Verse > Anthologies > T. H. Ward, ed. > The English Poets > Vol. V. Browning to Rupert Brooke
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Thomas Humphry Ward, ed.  The English Poets.  1880–1918.
Vol. V. Browning to Rupert Brooke
 
To a Friend
By Matthew Arnold (1822–1888)
 
WHO prop, thou ask’st, in these bad days, my mind?—
He much, the old man, who, clearest-soul’d of men,
Saw The Wide Prospect, and the Asian Fen, 1
And Tmolus hill, and Smyrna bay, though blind.
 
Much he, whose friendship I not long since won        5
That halting slave, who in Nicopolis
Taught Arrian, when Vespasian’s brutal son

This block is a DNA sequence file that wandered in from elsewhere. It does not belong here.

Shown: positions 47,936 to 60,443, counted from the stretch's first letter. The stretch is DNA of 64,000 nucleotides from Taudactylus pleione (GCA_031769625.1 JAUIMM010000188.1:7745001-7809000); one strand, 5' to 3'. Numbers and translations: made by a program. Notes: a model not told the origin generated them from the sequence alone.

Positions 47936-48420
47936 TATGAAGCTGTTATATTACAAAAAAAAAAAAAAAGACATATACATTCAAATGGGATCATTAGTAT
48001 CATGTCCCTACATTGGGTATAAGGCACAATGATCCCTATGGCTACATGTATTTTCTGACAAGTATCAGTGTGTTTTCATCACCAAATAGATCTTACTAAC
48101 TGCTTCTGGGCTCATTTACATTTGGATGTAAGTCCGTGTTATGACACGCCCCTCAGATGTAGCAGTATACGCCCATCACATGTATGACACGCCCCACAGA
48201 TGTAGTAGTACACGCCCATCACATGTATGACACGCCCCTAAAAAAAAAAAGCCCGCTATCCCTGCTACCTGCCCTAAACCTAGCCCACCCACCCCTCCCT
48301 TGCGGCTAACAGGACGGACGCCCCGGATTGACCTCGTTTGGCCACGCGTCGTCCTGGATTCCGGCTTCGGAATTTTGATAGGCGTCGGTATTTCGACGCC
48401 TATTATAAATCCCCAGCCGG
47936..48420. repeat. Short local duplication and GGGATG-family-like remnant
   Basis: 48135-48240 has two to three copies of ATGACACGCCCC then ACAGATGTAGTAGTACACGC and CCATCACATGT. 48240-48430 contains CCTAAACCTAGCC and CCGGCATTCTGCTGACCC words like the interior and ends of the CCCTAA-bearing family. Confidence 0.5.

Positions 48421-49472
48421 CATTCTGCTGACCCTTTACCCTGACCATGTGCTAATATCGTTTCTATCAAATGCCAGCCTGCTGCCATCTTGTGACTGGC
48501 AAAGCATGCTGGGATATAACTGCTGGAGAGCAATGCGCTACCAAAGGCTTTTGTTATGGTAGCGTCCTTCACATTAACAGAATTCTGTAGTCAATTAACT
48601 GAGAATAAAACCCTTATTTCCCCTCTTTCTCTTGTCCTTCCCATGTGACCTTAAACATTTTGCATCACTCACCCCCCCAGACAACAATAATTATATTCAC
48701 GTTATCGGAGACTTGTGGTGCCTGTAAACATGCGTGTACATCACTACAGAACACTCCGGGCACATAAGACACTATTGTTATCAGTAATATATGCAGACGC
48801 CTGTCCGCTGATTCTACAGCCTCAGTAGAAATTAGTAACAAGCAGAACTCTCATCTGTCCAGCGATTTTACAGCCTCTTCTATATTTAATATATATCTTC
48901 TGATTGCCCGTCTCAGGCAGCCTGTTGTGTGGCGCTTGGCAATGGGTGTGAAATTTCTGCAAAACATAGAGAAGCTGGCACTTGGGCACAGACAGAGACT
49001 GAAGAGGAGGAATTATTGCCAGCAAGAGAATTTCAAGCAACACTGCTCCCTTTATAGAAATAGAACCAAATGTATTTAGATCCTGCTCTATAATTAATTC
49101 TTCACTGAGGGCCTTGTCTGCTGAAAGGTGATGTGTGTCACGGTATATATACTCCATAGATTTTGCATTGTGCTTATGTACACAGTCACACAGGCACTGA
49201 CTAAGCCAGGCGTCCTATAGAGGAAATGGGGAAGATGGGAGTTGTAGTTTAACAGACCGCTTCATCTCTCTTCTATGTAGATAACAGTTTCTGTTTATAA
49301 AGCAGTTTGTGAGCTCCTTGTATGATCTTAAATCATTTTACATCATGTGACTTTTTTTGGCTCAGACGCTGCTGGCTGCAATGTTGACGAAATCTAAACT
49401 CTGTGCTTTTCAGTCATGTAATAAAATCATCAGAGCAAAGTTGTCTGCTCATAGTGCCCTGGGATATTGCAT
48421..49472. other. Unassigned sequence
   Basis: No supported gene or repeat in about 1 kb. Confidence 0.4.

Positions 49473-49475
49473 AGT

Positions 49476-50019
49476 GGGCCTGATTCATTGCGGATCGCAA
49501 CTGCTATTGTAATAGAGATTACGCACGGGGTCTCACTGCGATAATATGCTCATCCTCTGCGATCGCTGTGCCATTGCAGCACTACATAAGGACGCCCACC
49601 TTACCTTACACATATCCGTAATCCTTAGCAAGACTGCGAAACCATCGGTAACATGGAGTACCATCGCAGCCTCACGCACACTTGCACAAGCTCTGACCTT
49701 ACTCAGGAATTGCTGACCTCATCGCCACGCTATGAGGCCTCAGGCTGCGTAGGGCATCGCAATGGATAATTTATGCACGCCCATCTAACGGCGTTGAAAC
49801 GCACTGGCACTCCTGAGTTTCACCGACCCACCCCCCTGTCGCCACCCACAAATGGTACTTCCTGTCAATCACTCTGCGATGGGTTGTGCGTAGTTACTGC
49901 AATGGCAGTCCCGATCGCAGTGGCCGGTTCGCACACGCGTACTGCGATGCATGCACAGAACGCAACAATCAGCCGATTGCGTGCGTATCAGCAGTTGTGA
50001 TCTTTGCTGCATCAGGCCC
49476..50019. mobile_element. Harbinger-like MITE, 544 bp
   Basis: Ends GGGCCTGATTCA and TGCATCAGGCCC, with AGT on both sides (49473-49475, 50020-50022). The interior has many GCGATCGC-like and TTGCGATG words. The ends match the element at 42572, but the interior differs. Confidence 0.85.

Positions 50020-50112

Clear’d Rome of what most shamed him. But be his
 
My special thanks, whose even-balanced soul,
From first youth tested up to extreme old age,        10
Business could not make dull, nor passion wild;
 
Who saw life steadily, and saw it whole;
The mellow glory of the Attic stage,
Singer of sweet Colonus, and its child.
 
Note 1. The name Europe ([Greek], the wide prospect) probably describes the appearance of the European coast to the Greeks on the coast of Asia Minor opposite. The name Asia, again, comes, it has been thought, from the muddy fens of the rivers of Asia Minor, such as the Cayster or Maeander, which struck the imagination of the Greeks living near them. (Author’s Note.) [back]
 
 
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